Ahmad Kamar Ahmad’s story on the bumi non-bumi confrontation in the ivy-league university some 40 years ago, smacks of racism on his part. It is this very racism that has brought about the current state of affairs in our country. He belongs to the minority racists that has infiltrated into the fabric of our society, everyready to scream and foam injustice for his inadequacies on other races. He keeps hyping on we and they, bumiputra and non bumiputra, Malays and Chinese. What lazy and stupid? I grew up in schools in the fifties and sixties. My best friends were/are Malays. The top student was Roslan. What bumi or non bumi? All this talk of BM and SPM is irrelevant. He keeps reminding us of his Fullbright scholarship, he rise to the top Management and his setback because he is Malay. It is always Chinese versus Malay. Ahmad’s parting comments are exactly what he preached and harangued on. He should purify his thinking. He should get rid of his prejudices, racial hatred and arrogance. The lot of us Malaysians, Malays, Chinese, Indians, Ibans, Kadazans do not share… Read more »

najib manaukau
11 Feb 2013 7.35am

Why do the Malatsuan students need to study BM when the watchdog themselves do not make use of the language. Just look at all the Malaysian embassies all around the world, they make use of Jawi and English to depict their presence and not BM. … Is the use of Jawi is to pretend to show the world that they are an Arab country ? Or is it an admission by the regime that very few people, including Malaysians, do not know BM ? Don’t (pander to) the Arab just because some of them are rich, for now, with black gold ? What is going to happen when the black gold has run out ? It is further proof of what Umno is. Why is the 40% percentage of the (minorities) in Malaysia not reflected in the appointment of the High Commissioners and Embassadors or in the civil services ? This is the kind of prospect and equal employment opportunities in Malaysia ? Now everybody should know why millions of the (minority ethic group) professionals have immigrated and millions more will surely follow. Can you immagine… Read more »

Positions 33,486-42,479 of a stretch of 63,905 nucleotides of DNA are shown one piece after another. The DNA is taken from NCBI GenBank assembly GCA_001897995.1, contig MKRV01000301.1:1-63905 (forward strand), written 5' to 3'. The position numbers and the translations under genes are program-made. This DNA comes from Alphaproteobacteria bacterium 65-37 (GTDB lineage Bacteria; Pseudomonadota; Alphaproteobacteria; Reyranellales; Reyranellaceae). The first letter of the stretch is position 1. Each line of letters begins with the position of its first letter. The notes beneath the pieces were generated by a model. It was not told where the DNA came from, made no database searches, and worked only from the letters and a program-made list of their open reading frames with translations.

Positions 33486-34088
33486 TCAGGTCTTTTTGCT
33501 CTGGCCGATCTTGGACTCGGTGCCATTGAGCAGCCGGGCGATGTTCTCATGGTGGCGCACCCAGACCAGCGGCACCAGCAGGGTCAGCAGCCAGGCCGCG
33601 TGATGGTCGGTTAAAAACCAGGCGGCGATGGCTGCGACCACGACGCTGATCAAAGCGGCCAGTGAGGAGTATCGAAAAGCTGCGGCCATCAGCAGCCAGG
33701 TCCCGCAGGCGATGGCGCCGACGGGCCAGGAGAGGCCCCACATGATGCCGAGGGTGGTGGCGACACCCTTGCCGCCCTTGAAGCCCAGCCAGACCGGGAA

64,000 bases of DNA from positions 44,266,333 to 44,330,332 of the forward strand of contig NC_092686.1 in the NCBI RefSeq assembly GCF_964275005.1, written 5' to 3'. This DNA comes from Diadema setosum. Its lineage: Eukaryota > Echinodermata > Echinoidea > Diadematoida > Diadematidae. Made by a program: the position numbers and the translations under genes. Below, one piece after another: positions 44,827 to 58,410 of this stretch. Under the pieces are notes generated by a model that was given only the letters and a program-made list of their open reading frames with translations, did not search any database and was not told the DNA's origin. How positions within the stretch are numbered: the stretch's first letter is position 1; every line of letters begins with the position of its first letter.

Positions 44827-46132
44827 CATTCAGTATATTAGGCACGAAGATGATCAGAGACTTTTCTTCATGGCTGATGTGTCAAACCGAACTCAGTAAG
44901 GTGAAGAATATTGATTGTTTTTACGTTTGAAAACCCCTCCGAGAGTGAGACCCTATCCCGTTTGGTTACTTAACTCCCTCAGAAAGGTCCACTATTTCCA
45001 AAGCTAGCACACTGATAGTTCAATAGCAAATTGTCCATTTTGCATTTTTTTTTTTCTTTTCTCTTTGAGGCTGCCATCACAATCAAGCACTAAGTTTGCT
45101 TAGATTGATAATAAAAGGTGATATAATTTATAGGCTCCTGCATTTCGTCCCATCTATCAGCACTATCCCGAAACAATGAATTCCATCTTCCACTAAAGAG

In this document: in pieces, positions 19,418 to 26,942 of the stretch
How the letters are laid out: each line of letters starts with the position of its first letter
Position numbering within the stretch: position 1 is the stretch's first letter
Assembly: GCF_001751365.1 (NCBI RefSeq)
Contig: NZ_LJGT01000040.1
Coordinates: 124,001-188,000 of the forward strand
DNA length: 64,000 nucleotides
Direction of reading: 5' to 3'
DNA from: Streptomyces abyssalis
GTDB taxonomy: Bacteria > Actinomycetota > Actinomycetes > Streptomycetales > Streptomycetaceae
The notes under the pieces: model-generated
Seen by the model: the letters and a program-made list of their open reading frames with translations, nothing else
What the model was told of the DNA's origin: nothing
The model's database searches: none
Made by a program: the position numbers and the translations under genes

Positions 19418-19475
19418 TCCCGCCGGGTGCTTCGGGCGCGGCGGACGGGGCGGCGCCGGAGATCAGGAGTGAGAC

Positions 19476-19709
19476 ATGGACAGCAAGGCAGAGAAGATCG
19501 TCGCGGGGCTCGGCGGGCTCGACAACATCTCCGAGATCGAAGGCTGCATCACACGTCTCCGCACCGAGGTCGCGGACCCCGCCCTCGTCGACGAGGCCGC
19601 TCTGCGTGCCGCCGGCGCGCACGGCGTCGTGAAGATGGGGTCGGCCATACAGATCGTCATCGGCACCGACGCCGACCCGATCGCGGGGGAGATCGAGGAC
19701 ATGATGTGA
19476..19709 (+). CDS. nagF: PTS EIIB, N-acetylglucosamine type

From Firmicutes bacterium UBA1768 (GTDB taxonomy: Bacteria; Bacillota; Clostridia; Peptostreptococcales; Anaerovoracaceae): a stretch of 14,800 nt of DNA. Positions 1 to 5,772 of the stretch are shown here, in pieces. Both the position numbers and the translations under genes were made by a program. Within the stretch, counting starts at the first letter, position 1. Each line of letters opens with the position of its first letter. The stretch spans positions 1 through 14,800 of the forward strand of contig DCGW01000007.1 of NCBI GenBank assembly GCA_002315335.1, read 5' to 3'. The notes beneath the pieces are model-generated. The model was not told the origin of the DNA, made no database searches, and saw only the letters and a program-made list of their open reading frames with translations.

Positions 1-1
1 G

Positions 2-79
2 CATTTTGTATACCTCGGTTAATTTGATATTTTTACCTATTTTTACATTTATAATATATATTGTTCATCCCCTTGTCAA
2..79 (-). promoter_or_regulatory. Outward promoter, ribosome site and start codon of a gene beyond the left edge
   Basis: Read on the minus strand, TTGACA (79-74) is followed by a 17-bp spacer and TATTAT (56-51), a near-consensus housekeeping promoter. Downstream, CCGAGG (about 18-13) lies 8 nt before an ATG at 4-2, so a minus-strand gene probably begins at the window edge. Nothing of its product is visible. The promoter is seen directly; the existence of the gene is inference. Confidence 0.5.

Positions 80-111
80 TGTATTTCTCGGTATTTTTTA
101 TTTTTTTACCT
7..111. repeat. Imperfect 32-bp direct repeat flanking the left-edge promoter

Follower of Cheng's place
Follower of Cheng's place
14 Feb 2013 12.55am
Reply to  najib manaukau

As a non-Malaysian, but socially conscious world citizen, one cannot help wondering if the catchy slogan of 1 Malaysia is just that..an empty slogan!

Ahmad Kamar Ahmad
Ahmad Kamar Ahmad
10 Feb 2013 1.29pm